On the front lines in the battle against human trafficking
State lawmakers, local law enforcement and advocates fighting sex trafficking are doing the Lord's work. But they need resources and a public willing to shed its image of prostitution as something from the movie "Pretty Woman."
Seattle Times Editorial Columnist
More information on the Genesis Project can be found at:
D'Marco Mobley pimped out three young women, including a 17-year-old. To keep them on the "job," he regularly beat and sexually assaulted them, locking one in a car trunk for 28 hours.
A King County Superior Court jury convicted Mobley of eight counts of robbery, kidnapping, rape, promoting prostitution and commercial sexual abuse of a minor. On Friday, the criminal who once aspired to be the "biggest gangster in Seattle" is expected to receive the biggest sentence in a human trafficking case in Washington state.
As America nears the 150th anniversary of the Emancipation Proclamation and the end of legal slavery, it's important to draw a connection with modern-day slavery — selling someone's body or labor through use of force, fear or coercion.
Human trafficking is a $32 billion global industry, the fastest-growing and second-largest criminal activity in the world — tied with arms dealing and after drug dealing. A welcome convergence of attention and political will has pushed Washington state to the front lines of the battle. State Attorney General Rob McKenna leads the National Association of Attorneys General's anti-trafficking campaign. His focus on this issue will be missed after his leadership term ends in June.
Sustained energy in the battle came from the Legislature, which passed a dozen anti-trafficking bills in a single session. Gov. Chris Gregoire signed them.
The U.S. ambassador for human trafficking, Luis CdeBaca, is impressed by this region's efforts, because to win, the fight must be waged at the local level with local resources and public support. CdeBaca cites hate crimes as an example of federal efforts picked up and sustained by local law enforcement.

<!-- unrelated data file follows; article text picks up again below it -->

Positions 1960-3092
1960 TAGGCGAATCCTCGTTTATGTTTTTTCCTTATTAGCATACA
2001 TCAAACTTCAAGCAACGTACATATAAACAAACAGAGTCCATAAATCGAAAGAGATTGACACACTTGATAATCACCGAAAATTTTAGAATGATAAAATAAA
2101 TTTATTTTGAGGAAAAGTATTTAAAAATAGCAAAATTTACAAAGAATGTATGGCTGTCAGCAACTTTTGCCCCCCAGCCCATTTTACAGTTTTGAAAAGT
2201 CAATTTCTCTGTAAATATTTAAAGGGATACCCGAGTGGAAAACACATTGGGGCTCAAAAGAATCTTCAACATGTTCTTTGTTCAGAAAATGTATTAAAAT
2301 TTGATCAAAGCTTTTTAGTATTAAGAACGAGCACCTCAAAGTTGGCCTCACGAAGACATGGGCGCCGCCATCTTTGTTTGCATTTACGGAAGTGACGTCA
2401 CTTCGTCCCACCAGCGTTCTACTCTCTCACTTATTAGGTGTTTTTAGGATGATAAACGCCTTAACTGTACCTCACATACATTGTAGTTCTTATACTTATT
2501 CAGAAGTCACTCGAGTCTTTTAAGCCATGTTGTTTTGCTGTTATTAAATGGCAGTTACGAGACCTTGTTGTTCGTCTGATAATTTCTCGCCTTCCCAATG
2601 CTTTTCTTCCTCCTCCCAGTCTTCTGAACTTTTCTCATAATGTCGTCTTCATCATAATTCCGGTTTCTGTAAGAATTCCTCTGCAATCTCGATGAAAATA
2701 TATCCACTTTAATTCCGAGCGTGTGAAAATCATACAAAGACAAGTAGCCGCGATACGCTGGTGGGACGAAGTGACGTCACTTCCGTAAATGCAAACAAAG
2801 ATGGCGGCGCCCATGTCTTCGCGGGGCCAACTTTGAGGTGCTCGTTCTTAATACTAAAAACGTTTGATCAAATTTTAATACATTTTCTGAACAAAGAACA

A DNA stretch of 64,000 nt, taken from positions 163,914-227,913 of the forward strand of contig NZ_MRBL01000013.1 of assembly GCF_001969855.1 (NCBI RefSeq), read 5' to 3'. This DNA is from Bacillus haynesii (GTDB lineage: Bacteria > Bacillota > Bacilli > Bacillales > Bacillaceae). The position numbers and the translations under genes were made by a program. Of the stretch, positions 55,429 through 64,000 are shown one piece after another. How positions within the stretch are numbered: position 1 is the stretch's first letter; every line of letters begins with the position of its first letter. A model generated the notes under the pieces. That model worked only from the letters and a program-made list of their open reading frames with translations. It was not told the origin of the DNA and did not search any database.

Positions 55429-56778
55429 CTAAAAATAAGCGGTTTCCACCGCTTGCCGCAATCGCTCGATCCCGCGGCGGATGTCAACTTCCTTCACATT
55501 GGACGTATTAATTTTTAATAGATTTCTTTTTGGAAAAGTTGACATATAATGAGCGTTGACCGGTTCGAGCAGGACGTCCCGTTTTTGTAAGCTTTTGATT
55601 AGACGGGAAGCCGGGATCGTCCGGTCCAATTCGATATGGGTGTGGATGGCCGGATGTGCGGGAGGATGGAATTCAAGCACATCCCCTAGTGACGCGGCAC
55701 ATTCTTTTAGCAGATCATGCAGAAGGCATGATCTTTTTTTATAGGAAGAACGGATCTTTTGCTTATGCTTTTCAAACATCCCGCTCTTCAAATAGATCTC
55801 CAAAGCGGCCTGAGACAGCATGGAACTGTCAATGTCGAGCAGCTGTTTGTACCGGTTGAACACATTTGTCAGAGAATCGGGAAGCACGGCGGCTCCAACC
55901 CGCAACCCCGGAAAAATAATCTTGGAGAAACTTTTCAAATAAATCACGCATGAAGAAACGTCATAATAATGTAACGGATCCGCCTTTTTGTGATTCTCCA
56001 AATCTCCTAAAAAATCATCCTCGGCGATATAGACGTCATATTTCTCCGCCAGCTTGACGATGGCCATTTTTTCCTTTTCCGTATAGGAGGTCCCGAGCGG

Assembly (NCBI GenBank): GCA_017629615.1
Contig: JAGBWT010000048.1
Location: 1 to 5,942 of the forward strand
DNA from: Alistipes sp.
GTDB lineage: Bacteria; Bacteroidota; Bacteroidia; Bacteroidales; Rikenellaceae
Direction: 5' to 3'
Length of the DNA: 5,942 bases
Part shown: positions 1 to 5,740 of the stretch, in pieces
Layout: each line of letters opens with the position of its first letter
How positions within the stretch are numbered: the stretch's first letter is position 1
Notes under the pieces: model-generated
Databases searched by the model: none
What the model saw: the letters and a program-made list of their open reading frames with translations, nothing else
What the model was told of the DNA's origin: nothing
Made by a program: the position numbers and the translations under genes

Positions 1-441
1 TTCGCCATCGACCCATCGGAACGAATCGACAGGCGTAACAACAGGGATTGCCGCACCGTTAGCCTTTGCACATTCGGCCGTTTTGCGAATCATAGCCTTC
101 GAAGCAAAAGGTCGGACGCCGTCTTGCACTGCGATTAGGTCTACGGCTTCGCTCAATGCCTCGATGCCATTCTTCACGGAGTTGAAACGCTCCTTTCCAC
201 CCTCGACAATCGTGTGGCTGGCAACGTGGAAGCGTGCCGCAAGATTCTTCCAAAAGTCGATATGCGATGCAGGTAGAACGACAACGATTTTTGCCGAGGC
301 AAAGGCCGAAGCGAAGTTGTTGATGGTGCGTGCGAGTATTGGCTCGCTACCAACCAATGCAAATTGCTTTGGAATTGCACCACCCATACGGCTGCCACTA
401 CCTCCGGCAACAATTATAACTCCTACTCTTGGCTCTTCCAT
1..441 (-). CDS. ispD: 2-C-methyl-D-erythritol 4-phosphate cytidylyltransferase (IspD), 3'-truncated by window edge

"That's what we'd like to see happen with human slavery," he says. "If the local sheriff makes it clear that this is his priority, you'll see everyone respond to that."
It so happens Steve Strachan, appointed King County's interim sheriff earlier this month, is positioning his department to be a "significant player on the team" fighting trafficking. The Seattle Police Department has garnered well-deserved attention for cracking down on pimps and rescuing underaged prostitutes, but King County sheriff's deputies are doing good work with fewer resources. A worthy example is Deputy Andy Conner, founder of the Genesis Project, a place with food, shelter and services for young girls rescued from the streets.
An aggressive mix of law enforcement and social services is the right approach. Add a vigorous push against the Internet's profitable online sex-advertising market. According to law enforcement, Mobley carried a laptop so he could advertise a 17-year-old girl and two other women at a moment's notice. He'd rent a motel room and then place an ad, often on Backpage.com — an ugly version of hanging out a shingle. A recently passed state law makes it a felony to knowingly sell or publish ads for commercial sex featuring a minor. That helps to get at commercial entities enabling guys like Mobley.
Pressure on Backpage.com continues. Religious leaders — representing Jews, Sikhs, Baptists, Hindus and Muslims nationwide — last month delivered more than 230,000 signatures to Village Voice Media, owners of Backpage.com, demanding the company shut down the adult advertising section on its website.
Law enforcement, state lawmakers and local advocates fighting sex trafficking are doing the Lord's work. The focus ought to remain a priority of local governments and law-enforcement agencies. Part of the challenge will be changing the public's perception of prostitution as a victimless crime. Girls as young as 14 are forced into a life that doesn't come close to the life depicted by actress Julia Roberts in "Pretty Woman."
Finding resources in tough economic times is another challenge. Higher fines against those who pay for sex helps, with half the money supporting law enforcement and half going to a victims' fund. The Legislature tightened civil forfeiture laws in the last session. The law didn't come in time to affect Mobley, who was driving a $78,000 Mercedes-Benz when he was nabbed by cops. But apprehending the next Mobley could fund an awful lot of law enforcement and services for young girls.
Lynne K. Varner's column appears regularly on editorial pages of The Times. Email: email@example.com